AIDS experts cautioned Monday against hype of a cure after doctors in the United States suppressed HIV in a child born with the virus by administering a potent drug cocktail shortly after birth.
The possible breakthrough may hold promise for about 330,000 children the World Health Organisation (WHO) says are born every year with the virus that causes AIDS.
While cautiously optimistic, experts stressed that much remained unclear—including whether this may have been a freak result.
"The world needs to see this as a proof of concept, but we are not anywhere near implementation" of similar treatment for all newborns at risk, said Harry Moultrie, a paediatric HIV researcher at the University of the Witwatersrand in South Africa, which has a high share of infants born HIV-positive.
"One case does not make an intervention that you can just roll out," said Moultrie, even as he hailed the result "a compelling description of a cure".
Researchers from the Johns Hopkins Children's Center in Baltimore, Maryland, earlier reported they had cured a baby born with HIV.
This was a "functional cure" rather than a full one, as traces of the virus were still present in the child's cells, but at non-dangerous levels.
The baby girl was given a cocktail of three anti-AIDS drugs within 30 hours of being born.
Normally, babies born to HIV-positive women are given a lower, preventative dose of drugs for several weeks, after which full treatment starts upon HIV diagnosis.
In this case, the child remained on antiviral treatment for 18 months. Ten months after treatment was stopped, no HIV was detectable in her blood with standard tests.
"They (the researchers) need to keep a close eye on this child to check that the HIV isn't going to reassert itself further down the line," said Genevieve Edwards of the Terrence Higgins Trust, a UK-based AIDS charity.
She warned the girl may be one among a handful of people whose immune systems don't need drugs to keep the virus from replicating.
Moultrie added it remained to be seen whether the treatment would work on all strains of the virus.
"This was one child and we are not sure of the generalisability or reproducibility of the result," he told AFP.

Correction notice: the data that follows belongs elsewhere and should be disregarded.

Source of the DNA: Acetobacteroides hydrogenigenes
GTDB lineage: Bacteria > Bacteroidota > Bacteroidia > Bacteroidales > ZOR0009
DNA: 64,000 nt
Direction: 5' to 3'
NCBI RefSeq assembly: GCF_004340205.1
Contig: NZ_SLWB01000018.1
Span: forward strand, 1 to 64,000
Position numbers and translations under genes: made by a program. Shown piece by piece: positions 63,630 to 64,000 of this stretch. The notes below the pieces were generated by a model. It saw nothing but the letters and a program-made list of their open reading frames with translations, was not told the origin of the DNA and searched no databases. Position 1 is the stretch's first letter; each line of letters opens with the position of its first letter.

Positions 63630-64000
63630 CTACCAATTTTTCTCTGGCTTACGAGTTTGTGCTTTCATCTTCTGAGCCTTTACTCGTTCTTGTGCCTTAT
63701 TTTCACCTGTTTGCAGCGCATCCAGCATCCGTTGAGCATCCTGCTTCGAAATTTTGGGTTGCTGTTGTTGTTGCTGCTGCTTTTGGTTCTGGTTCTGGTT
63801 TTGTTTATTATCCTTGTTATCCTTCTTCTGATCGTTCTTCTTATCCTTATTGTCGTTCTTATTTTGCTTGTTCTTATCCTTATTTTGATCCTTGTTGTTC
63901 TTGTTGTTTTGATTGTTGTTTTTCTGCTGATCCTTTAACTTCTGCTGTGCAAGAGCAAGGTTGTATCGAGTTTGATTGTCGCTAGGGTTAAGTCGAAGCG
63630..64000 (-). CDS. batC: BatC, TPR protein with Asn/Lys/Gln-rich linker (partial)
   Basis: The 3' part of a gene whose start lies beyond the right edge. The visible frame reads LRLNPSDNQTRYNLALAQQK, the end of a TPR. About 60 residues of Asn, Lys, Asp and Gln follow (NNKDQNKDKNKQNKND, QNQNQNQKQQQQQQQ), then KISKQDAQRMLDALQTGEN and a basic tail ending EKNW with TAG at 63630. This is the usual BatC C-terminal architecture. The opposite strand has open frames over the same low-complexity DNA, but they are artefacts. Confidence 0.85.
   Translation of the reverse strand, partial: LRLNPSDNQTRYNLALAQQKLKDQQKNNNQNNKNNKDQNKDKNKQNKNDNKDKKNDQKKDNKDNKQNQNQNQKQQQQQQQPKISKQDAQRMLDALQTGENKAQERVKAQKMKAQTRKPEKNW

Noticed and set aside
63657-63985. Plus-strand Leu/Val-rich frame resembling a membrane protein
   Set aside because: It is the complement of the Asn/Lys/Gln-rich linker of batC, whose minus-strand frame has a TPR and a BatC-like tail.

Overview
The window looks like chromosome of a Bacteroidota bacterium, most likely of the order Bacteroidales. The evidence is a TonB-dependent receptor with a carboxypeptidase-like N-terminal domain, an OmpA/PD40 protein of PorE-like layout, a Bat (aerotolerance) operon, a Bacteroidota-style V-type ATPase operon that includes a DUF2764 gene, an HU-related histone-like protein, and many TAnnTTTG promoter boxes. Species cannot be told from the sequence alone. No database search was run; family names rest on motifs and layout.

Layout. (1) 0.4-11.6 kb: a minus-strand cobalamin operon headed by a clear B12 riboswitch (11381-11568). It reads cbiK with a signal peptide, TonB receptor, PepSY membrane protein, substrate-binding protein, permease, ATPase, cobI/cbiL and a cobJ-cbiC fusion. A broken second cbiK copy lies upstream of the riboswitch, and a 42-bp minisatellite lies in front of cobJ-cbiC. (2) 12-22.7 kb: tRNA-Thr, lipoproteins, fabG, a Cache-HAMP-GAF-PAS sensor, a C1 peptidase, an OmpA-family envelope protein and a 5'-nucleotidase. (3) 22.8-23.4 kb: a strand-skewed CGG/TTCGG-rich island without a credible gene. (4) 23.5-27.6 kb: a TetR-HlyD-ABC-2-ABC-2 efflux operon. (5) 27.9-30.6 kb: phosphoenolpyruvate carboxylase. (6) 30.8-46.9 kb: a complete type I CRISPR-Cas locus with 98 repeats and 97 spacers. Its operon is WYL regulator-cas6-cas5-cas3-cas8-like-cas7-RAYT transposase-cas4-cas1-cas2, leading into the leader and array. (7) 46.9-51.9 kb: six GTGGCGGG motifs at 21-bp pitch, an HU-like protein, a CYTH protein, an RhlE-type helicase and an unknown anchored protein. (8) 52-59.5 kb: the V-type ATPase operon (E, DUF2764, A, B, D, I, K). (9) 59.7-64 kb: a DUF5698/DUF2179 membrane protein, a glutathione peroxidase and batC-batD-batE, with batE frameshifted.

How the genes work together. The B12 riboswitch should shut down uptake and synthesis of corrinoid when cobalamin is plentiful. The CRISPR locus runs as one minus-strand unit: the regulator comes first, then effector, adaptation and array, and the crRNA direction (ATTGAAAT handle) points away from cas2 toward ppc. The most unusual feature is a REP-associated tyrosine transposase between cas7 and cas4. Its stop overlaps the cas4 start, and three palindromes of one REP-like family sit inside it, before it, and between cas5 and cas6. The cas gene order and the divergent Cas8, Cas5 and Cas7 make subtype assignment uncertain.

"If we give the same intervention to 100 children we do not know what proportion of them will give the same result; it may be five percent, it may be 80 percent."
UNAIDS welcomed the development which "gives us great hope that a cure for HIV in children is possible and could bring us one step closer to an AIDS-free generation."
But it cautioned that more study was needed.
"The important thing to concentrate on is to prevent children getting HIV in the first place," said Oxford University AIDS researcher John Frater.
This is best done through screening pregnant women and putting those with HIV on antiviral treatment to prevent transmission.
Frater stressed that parents must not interpret the news as meaning they can take their children off AIDS drugs.
"It is important not to extrapolate from one single case to others. Plenty of children who would stop therapy would rebound."
If confirmed, however, the American research would be a massive breakthrough in the fight against a disease that has claimed some 35 million lives.
"Up until two or three years ago, the general scientific belief was that a cure for HIV was impossible: that we shouldn't research it or invest in it," said Frater.
"Cases like this tell us that a cure for HIV is not impossible... that this is an area of research that we should concentrate on."
WHO statistics show that the bulk, 299,000, of children born with HIV were in sub-Saharan Africa—about a tenth of them in South Africa in 2011.
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